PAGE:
An earth-pointing communications antenna is mounted to the aft structure.
The forward end of the telescope holds the secondary mirror assembly, which returns light to the optics and instrument module.
The secondary mirror is supported by long beams.
I’ll provide a little more detail and…
I’ll start with the primary mirror assembly and some of the surrounding components.
Each mirror segment is mounted on a spherical bearing that’s secured to the mirror assembly frame.
The bearing provides freedom of movement so the mirrors can be precisely aligned.
While this concept model shows circular mirror segments, they could be hexagonal.
Space between the sunshield and mirror assembly contains the spacecraft bus.
This is a module that holds instrument and spacecraft control systems.
Beams are also in this area to separate the primary mirror from the sunshield.
These beams form integral trusses when connected to the mirror and sunshield structures.
In addition to being parts of the mirror backing, the trusses connect to the aft structures and secondary mirror supports.
The aft side of each mirror segment is connected to a long slender rod that extends to the sunshield structure.
This is for positioning control of the mirror segments.
These rods are very thin and don’t show in the model.
Low-mass beams are snapped together to make the sunshield structure.
Node points of some these beams hold small devices to control the position of the mirror segments.
After the structure is assembled, the reflective panels are snapped onto the beams.
This concept model has 560 mirror segments and each of these are one-and-a-half meters in diameter.
With so many segments, having complex and expensive mirror positioning controls really wouldn’t be practical.
The Adaptive Reflecting System patent addresses this with a simple, low-cost method to control the mirrors.
It makes this concept feasible.
Here’s generally how the controls work.
As I mentioned, node points on the mirror assembly frame have spherical bearings.
These bearings hold the mirrors and allow a gimbaling movement.
This shows the back of a mirror segment, a bearing, and part of the frame.
The end of the positioning rod that’s opposite the mirror connects to a thermal actuator with a permanent magnet that acts across a small gap.
This gap allows the assembly to slightly rotate.
Red parts in this image are magnets and a thin nonferrous membrane is shown green.
The thermal actuator is held onto the other side of the membrane by the magnets.
When the actuator moves across the membrane, the rod connected to the mirror segment also moves.
The laser that’s mounted on the aft structure directs light onto the thermal mirror positioning devices.
A tracking scope can be mounted with the laser to provide machine vision to precisely direct the light.
The positioners get energy from the laser, so no wiring is routed to the actuators – for either power or sensors.
When a mirror segment needs to be realigned, the laser is directed at the thermal actuator.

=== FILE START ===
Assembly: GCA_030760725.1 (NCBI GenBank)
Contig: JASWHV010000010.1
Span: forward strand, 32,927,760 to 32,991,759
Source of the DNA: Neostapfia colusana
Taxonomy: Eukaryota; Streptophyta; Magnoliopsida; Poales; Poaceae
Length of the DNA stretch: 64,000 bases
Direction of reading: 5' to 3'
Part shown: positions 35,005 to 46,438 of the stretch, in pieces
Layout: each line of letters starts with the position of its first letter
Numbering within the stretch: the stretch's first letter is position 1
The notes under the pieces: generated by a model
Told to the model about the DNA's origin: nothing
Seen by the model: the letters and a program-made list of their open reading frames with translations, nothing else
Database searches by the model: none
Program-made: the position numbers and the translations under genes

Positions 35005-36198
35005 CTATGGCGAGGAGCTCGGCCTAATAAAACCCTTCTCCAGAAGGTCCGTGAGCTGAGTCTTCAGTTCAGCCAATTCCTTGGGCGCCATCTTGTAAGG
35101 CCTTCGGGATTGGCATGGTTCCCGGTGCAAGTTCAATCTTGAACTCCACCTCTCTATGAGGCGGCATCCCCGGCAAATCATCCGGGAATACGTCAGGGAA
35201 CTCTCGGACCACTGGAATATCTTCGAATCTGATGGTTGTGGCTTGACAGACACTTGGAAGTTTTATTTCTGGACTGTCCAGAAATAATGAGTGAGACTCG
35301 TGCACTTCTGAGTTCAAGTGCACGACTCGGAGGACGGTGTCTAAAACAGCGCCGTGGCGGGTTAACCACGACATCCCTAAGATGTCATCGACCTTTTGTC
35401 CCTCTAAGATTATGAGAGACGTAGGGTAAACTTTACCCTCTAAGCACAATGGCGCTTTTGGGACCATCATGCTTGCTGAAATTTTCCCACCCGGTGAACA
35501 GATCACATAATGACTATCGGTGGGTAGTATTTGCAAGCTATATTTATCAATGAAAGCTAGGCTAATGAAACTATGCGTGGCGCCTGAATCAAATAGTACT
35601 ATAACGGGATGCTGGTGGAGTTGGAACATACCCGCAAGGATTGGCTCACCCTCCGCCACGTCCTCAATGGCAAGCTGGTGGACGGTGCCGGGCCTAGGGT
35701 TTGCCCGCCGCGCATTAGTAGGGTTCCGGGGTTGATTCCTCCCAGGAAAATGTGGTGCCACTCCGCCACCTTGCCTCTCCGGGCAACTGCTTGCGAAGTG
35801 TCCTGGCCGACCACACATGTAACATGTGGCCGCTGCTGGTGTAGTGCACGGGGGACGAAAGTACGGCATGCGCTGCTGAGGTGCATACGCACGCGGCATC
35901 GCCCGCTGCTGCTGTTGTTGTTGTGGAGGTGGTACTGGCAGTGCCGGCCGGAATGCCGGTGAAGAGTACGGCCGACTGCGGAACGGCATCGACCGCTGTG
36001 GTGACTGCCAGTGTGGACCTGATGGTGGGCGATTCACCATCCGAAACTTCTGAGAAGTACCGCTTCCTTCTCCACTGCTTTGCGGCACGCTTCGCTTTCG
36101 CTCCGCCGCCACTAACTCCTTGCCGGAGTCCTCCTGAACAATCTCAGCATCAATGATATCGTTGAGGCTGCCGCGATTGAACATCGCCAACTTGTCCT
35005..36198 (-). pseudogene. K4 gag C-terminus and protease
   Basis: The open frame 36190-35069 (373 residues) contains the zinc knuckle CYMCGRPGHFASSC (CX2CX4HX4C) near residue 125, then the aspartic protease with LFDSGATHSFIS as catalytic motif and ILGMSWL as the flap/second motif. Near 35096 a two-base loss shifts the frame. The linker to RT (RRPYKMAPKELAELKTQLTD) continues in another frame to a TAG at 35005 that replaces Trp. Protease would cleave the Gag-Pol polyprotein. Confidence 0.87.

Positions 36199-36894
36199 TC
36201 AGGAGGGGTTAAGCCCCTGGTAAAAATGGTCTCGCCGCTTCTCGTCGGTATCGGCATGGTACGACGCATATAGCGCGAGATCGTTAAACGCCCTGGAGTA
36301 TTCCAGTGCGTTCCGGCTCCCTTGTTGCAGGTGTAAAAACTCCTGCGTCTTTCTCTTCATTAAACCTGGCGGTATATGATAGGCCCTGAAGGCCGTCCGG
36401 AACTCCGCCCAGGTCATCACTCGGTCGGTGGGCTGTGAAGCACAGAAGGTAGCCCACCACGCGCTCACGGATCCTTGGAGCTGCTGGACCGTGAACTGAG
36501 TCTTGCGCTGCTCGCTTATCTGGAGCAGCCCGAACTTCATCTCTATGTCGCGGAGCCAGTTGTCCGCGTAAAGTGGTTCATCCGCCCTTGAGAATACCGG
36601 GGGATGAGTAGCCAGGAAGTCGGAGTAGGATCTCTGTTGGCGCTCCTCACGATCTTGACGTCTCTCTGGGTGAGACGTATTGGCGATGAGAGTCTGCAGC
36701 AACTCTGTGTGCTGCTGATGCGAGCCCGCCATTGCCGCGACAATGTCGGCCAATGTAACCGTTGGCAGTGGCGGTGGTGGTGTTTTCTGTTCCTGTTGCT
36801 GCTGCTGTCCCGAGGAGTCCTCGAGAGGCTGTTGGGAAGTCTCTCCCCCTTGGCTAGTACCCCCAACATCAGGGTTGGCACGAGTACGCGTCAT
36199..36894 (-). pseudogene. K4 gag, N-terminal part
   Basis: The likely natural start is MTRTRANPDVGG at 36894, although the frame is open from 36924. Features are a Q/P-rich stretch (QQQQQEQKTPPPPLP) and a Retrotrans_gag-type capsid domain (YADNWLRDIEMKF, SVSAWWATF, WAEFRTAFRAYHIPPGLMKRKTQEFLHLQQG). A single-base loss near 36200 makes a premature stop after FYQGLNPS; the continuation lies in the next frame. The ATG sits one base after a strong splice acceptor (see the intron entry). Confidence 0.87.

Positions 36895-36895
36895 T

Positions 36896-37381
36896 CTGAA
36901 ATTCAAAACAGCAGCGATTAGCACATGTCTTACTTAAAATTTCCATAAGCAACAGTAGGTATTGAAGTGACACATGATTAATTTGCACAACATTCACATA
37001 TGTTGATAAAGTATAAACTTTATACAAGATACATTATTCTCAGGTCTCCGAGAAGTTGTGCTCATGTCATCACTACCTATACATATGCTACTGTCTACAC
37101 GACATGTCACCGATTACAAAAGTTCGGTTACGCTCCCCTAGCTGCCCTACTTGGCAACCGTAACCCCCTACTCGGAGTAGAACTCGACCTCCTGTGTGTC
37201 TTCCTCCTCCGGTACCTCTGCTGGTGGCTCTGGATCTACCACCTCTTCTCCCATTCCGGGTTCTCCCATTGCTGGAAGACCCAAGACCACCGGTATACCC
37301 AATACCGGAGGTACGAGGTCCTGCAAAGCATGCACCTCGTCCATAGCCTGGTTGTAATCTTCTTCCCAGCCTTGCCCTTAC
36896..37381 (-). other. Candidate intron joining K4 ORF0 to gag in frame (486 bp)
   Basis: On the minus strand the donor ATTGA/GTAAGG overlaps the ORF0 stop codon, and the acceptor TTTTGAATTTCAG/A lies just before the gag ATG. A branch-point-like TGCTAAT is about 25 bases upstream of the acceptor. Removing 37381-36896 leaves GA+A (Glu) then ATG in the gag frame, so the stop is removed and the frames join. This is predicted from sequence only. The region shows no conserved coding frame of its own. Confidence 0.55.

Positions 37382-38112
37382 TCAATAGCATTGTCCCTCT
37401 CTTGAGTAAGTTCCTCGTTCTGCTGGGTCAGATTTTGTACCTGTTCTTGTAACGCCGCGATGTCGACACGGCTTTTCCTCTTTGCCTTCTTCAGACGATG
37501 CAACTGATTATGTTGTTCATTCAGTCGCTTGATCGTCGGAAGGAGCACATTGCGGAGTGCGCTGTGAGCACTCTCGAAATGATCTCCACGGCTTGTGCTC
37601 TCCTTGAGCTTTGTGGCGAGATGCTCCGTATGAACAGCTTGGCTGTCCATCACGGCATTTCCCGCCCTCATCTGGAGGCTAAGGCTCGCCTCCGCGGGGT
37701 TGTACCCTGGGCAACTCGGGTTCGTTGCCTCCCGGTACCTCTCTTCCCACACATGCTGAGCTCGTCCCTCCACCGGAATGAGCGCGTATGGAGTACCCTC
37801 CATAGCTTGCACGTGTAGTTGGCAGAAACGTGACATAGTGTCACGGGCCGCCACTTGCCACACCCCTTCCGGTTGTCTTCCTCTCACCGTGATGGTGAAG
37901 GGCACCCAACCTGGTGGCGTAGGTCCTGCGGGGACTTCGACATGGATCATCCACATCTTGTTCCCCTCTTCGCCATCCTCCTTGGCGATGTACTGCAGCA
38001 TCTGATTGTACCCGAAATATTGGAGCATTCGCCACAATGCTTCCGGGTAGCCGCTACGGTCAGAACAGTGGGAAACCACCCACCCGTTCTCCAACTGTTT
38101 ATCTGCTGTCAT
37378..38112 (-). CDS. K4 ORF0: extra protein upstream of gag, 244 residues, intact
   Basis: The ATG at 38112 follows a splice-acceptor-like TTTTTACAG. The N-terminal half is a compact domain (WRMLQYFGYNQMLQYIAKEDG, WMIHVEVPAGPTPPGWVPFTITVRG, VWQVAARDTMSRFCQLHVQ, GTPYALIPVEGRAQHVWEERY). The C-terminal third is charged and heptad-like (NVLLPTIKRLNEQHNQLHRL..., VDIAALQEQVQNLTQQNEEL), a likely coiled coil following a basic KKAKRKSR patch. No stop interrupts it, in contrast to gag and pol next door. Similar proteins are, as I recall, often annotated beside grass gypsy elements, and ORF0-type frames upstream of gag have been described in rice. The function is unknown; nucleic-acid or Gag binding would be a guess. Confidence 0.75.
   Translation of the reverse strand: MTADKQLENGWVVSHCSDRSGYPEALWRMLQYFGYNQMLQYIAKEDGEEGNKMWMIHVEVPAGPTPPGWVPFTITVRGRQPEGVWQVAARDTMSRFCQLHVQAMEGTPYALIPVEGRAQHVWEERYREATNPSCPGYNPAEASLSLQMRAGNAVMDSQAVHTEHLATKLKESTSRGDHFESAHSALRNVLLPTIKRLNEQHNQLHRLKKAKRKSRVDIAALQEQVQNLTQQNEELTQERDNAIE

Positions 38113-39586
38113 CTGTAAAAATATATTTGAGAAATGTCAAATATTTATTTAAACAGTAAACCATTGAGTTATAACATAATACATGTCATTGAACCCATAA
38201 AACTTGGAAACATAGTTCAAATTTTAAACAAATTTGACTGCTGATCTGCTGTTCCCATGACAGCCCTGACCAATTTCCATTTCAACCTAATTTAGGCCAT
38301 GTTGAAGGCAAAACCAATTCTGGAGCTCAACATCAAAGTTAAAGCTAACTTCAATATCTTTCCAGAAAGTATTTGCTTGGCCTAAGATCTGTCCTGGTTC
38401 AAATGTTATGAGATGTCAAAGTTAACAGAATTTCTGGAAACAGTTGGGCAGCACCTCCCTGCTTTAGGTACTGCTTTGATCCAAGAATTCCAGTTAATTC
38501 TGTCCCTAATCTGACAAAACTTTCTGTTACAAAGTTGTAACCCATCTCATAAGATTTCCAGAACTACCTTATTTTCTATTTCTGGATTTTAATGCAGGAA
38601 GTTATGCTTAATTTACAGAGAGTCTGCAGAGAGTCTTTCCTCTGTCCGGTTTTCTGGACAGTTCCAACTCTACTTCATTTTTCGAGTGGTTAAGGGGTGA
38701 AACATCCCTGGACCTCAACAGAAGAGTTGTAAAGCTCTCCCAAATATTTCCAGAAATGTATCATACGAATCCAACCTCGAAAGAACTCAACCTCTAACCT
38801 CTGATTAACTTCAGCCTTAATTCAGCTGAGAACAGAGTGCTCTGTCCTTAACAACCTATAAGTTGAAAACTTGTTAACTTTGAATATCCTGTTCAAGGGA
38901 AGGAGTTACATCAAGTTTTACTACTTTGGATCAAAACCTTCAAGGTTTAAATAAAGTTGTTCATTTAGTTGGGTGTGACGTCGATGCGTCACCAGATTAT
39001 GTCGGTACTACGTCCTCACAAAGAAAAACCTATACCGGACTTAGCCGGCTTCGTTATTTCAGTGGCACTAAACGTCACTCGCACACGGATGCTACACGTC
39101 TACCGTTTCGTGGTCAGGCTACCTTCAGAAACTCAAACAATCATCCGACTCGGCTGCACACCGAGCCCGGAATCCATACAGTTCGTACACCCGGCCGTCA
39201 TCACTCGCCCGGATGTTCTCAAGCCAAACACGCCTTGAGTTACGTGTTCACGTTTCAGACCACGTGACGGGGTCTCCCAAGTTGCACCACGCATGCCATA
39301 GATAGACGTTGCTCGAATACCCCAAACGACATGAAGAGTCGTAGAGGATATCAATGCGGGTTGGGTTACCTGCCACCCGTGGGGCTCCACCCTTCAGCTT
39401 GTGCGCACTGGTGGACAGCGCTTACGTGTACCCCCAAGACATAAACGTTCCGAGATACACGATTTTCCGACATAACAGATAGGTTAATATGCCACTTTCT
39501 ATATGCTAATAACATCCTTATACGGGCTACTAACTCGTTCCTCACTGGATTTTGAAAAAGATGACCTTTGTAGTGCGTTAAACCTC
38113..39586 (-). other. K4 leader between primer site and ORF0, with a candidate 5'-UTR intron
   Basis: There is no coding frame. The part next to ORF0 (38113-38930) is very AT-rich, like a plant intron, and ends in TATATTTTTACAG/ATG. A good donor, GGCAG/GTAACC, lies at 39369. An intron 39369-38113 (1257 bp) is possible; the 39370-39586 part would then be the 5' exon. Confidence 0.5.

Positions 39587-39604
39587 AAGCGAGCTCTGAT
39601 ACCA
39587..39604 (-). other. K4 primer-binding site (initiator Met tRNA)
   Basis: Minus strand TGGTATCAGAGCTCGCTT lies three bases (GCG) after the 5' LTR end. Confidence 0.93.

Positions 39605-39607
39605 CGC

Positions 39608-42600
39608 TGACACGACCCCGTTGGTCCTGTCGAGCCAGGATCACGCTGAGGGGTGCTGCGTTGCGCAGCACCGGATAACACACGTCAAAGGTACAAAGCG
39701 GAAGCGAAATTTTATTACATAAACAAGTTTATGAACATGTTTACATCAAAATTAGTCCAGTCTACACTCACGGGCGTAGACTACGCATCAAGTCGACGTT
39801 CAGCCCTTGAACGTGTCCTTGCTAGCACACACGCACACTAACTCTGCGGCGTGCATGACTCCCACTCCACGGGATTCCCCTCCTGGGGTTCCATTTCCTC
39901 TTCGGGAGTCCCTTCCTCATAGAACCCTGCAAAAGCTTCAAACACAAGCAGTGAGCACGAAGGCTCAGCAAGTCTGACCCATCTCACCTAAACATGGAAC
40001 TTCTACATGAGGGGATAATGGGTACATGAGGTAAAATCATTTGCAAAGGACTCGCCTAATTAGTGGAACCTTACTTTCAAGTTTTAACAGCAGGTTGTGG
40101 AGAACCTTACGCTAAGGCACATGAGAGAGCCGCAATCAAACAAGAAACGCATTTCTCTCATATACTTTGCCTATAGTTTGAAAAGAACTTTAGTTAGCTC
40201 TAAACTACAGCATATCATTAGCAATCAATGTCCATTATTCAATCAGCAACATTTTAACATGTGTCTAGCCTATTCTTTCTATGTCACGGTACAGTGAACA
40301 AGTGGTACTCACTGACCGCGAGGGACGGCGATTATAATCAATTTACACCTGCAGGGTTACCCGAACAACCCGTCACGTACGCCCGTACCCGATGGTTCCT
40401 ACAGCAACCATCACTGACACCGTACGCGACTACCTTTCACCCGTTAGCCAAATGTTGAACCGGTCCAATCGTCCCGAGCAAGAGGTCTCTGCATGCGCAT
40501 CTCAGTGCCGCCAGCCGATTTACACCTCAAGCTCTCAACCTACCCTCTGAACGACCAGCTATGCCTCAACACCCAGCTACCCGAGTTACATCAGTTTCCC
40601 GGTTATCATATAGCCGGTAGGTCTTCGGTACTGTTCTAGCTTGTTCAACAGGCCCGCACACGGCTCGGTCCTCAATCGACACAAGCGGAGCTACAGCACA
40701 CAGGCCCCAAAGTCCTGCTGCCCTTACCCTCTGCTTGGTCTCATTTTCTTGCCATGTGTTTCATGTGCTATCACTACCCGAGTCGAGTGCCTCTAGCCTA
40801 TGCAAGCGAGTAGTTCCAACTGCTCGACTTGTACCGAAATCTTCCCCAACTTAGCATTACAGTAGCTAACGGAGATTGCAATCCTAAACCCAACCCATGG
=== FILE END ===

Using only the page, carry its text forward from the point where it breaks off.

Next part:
This device is a simple heat engine that makes that makes small movements in response to the laser light.
When the optics systems detect misalignment of a mirror segment, the laser is pointed at the device to cause the needed movement.
This shows one of the actuators mounted on the sunshield frame.
As you can see, these are simple devices.
They’re inexpensive to manufacture as most of the parts can be 3D printed by laser sintering of metals.
Then they are bonded or snapped together as a subassembly while still on Earth.
I’ll briefly summarize how they operate.
In the patent diagram on your left, the green item is the nonferrous membrane.
This is the mirror positioning rod.
All parts with a blue color are ferrous so they are attracted to the magnets shown in red.
There’s a small center assembly and a larger outer ring assembly.
Both are held to the membrane by the magnets and friction and this is probably easier to see in this cross-section view.
Due to the arrangement of the magnets, friction is lower for the center assembly when it is heated by the laser.
This has a switching effect that’s needed for the actuator to operate.
The laser will either heat the center assembly or the outer ring segments.
These ring segments are made of nitinol, which has a high thermal expansion coefficient.
The result is that the laser energy produces controlled movements of the actuator across the membrane.
It’s nothing magical and I won’t go into the details but, when the actuator is caused to move, the rod follows it and the mirror segment is adjusted.
Well, I just wanted to give an overview of how mirror positioning works.
Of course, the patent describes this more thoroughly.
This concept for positioning the mirrors, along with a design that can be efficiently assembled in space, makes it possible for this telescope to be extremely large.
I appreciate your time.
This could become a funded project with support from a private investor or a government space agency.
The technologies exist so it would be great to see at least some form of this in space.